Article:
Your friendly neighborhood multiplexes and art-house theaters still reign superior for the movie-watching experience. There’s no debating that assertion, but times are indeed changing, and as the streaming wars further inflame, Netflix and Amazon are ratcheting up their content coffers in terms of quantity and quality. As such, both services (but mostly Netflix) are offering movies that might land in Oscar territory this year and/or are simply damn enjoyable movies that you wouldn’t want to miss. So while you can and should absorb our overall Best Movies Of 2018 list that focuses upon theatrical releases, this list honors the ongoing transformation of the internet landscape from former cinematic dumping-ground status to a place where great films increasingly land for the first time.
This was a fine year for original streaming movies, given that superb film festival offerings were snatched up by both Netflix and Amazon, and these services are also producing quality titles on their own. And although some people were lucky enough to catch limited theater screenings of these movies, most folks will be streaming them. Yes, Netflix offerings do vastly outnumber Amazon’s fare on this list (while Hulu’s still focusing on original TV), and this list veers wildly in terms of genre and what you’d normally expect on a year-end list. Yet all of these movies deserve consideration for your queues, in no particular order.
The Ballad of Buster Scruggs
I wrote what I thought was one of my better film reviews this year about Buster Scruggs, and then a friend casually described it as the “Oops, all berries” Coen Brothers movie, and I wanted to punch him because that’s exactly right. If you ever wanted to see all of the Coens’ storytelling tics, favored themes, and consistent fascinations in one movie, The Ballad of Buster Scruggs is for you. This one has it all — mortality, folk music, archaic vernacular, fluffy pets as harbingers of evil, Tom Waits — everything! Or, as a brave man (me) once put it: It feels like the Coens are trying to delve into the oldest stories we tell about ourselves in order to understand what we are, using a collective consciousness as a balm to the anxiety over mortality that underpins almost all their work. – Vince Mancini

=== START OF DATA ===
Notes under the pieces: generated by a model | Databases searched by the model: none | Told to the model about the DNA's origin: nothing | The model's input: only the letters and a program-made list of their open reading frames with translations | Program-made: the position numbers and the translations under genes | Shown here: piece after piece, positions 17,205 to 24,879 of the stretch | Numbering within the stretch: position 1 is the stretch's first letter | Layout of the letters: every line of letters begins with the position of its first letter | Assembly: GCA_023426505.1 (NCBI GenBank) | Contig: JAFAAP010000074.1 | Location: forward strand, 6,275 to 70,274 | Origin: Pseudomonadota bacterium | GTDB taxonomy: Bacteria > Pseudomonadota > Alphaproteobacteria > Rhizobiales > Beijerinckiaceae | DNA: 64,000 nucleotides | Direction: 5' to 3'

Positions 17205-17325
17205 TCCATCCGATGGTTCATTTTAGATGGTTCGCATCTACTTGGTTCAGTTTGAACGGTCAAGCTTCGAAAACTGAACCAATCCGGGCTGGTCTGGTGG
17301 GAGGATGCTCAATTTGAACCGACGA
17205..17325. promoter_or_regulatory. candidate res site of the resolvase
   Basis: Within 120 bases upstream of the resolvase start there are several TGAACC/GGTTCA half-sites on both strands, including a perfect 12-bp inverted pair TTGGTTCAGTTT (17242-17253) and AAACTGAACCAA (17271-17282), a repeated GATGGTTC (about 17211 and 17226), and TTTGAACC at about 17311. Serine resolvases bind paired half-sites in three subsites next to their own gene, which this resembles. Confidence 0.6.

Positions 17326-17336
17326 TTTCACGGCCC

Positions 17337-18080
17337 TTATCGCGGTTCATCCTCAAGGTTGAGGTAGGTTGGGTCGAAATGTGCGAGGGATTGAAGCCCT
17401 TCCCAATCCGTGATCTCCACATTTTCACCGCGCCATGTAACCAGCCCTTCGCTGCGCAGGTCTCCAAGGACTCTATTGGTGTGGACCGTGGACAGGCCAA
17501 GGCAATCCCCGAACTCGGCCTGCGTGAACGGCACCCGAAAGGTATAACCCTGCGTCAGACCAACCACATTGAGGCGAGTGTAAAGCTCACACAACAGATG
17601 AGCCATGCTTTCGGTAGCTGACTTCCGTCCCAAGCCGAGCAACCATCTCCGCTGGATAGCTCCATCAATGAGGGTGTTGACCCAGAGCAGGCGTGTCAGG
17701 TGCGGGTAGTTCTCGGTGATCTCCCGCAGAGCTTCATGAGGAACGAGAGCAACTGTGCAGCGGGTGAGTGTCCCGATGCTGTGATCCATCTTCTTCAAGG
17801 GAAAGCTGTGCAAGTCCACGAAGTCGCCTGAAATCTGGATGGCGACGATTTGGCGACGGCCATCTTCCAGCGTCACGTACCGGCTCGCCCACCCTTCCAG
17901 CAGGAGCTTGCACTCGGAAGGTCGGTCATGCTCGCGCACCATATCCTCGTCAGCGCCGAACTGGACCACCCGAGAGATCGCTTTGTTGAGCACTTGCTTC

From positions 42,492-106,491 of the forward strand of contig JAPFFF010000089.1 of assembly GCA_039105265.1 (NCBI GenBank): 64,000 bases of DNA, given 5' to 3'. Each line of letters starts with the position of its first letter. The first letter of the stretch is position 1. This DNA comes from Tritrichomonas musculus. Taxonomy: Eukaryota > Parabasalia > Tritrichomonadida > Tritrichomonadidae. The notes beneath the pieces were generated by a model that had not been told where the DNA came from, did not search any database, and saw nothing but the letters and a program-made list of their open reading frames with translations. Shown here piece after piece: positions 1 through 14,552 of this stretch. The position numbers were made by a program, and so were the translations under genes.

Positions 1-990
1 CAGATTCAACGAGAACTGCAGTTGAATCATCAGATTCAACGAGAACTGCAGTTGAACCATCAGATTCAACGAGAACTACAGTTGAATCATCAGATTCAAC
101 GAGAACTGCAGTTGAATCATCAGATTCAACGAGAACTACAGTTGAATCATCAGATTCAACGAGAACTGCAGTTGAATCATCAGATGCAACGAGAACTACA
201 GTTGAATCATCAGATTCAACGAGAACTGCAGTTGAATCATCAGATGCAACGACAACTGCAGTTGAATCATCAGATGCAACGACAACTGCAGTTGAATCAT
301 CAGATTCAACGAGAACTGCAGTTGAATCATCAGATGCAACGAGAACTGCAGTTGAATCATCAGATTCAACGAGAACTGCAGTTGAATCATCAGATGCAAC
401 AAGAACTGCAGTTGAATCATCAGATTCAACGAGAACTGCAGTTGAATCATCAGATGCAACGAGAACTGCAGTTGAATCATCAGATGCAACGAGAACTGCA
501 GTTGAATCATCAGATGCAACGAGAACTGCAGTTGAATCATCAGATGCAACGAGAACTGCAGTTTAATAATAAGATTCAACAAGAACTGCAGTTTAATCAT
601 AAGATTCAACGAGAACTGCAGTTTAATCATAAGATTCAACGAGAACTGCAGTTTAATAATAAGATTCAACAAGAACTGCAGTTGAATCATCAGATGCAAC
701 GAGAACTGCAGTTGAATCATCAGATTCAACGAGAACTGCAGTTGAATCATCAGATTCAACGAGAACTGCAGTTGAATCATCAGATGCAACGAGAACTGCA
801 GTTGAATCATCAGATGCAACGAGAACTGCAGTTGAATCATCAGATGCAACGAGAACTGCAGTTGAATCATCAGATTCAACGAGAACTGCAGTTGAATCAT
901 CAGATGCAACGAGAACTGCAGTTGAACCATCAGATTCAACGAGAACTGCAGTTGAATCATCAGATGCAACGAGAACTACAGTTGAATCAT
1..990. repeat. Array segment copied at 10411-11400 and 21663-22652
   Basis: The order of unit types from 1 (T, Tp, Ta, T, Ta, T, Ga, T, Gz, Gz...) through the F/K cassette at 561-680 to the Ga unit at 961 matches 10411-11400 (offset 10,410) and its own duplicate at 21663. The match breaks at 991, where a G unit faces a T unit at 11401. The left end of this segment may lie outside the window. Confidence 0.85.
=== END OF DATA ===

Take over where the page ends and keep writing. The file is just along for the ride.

This movie turned out to be one of my favorite overall watches (streaming or theatrical) of the year. Yet initially, I was skeptical about the premise — a teenage girl attempts to win the attention and approval of her deadbeat, ex-con father by joining the boys’ wrestling team at school. This seemed a little insulting at best (daddy issues in 2018? no thank you), and we’ve all seen underdog sports stories played into oblivion. Yet I was soon swept into Elvire Emanuelle’s performance. She fiercely dazzles as Mo, who pinballs between foster homes until finding purpose on the mat, while Sketchy Bio Dad (Yahya Abdul-Mateen II) has different designs on her talents, tempting her into the world of bare-knuckled brawling. You may yearn to look away from a few of these bruising fight scenes but fail, as Abdul-Mateen’s charismatic ways will show you exactly why Mo has to fight so hard to find her own truth. It’s a bloody and unyielding film, full of breath-holding moments, and it’s a showcase for two compelling talents. – Kimberly Ricci